AppleBitch links to three of the Ali Baba cases, convinced that their existence is "lending support to the initial report that the iPad 5 would have a significantly different form factor when compared to the current generation iPad models."

Or as MacRumors' Eric Slivka more confidently asserted "[W]ith rumors, rear shell photos, and now cases all consistently pointing toward an iPad mini-like design for the fifth-generation iPad, evidence for a significant overhaul of the full-size iPad is becoming stronger."

The more rumors about something, the more likely it is that the rumors are true. Q.E.D.

Forget June: iPad 6 will be released in September or October

Or maybe they can be.

Eric Chiou, an analyst with market intelligence firm TrendForce, shared his iPad 5 predictpectations with the world, which to be honest sound pretty familiar.

As repeated at MobileAndApps, they describe a Next iPad that will:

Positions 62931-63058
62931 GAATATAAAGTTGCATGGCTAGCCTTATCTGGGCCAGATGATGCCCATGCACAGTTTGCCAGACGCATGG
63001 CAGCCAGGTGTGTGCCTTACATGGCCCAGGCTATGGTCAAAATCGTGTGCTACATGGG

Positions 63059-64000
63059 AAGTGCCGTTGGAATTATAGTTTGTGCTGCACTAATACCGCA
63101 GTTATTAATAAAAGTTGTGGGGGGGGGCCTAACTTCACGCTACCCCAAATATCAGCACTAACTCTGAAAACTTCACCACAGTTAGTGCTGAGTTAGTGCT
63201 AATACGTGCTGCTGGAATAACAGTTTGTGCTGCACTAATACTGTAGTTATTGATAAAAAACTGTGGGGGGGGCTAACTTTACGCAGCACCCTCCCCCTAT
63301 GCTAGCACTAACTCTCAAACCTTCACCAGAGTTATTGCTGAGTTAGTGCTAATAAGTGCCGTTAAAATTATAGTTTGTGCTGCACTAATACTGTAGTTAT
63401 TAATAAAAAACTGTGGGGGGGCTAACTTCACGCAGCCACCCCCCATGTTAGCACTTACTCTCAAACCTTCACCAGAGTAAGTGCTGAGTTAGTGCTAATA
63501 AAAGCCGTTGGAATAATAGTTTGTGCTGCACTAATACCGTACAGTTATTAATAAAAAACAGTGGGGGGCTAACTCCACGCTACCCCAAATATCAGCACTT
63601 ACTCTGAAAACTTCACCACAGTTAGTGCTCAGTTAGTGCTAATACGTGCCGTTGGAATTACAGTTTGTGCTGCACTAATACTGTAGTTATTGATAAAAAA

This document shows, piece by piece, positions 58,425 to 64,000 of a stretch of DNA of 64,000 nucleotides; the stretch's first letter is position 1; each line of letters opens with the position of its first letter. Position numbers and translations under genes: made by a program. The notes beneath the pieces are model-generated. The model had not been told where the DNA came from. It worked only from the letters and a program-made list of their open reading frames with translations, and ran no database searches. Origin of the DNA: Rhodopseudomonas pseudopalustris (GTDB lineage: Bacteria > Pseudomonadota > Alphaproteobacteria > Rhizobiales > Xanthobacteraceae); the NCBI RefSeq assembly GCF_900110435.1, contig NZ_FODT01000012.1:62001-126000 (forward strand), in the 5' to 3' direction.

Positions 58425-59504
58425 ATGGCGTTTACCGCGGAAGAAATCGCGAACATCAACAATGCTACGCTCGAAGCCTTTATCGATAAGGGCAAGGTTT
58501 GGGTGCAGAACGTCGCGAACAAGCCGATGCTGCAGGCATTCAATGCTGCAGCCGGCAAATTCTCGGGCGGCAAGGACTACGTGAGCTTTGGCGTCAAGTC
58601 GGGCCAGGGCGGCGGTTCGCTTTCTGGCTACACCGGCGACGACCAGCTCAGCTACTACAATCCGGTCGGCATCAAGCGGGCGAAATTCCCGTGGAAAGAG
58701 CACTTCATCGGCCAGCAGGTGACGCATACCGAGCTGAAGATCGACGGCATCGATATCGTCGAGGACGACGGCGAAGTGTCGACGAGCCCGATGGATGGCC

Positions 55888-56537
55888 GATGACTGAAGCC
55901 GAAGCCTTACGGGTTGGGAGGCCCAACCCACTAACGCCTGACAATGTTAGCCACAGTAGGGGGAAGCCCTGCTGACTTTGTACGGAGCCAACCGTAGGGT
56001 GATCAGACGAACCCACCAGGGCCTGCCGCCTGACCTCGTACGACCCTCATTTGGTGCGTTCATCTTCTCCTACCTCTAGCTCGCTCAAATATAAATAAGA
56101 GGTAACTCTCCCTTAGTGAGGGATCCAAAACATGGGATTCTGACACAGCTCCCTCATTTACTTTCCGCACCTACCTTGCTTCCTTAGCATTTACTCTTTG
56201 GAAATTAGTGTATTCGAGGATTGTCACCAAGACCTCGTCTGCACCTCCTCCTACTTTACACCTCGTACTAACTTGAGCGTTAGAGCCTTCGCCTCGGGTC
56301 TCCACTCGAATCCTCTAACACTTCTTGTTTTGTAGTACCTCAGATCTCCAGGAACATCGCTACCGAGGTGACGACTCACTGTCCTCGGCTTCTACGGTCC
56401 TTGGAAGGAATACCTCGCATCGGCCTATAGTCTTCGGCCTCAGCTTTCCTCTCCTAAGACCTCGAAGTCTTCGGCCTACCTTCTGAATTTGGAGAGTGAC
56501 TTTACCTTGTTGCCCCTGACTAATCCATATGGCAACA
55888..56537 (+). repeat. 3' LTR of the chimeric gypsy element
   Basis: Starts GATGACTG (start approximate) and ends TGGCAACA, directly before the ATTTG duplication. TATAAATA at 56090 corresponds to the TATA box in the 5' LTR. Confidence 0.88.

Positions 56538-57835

+ use the display technologies introduced with iPad mini, coupled with a thinner exterior bezel, to reduce the full-sized tablet's thickness, overall size, and weight [for more details, see "iPad 5 will have GF2 DITO OMG IMHO screen structure" section in "iPad 5 rumor rollup for the week ending Feb. 6"]

+ ship in Q3 of this year

+ possibly have a lower price "because of the display components," according to MobileAndApps

+ cause the iPad 2 to be retired

BGR also picked up on Chiou's predictions, with Zach Epstein suggesting Chiou's description of an "extensive overhaul" of the full-sized iPad is essential to restore consumer interest in a product that "a number of industry watchers believe" past its prime. Epstein is repeating what's become an Internet meme: that sales of iPad mini have already outstripped those of the full-sized tablet, and this proves that larger tablets are passé or Apple's product strategy is failing or something equally apocalyptic.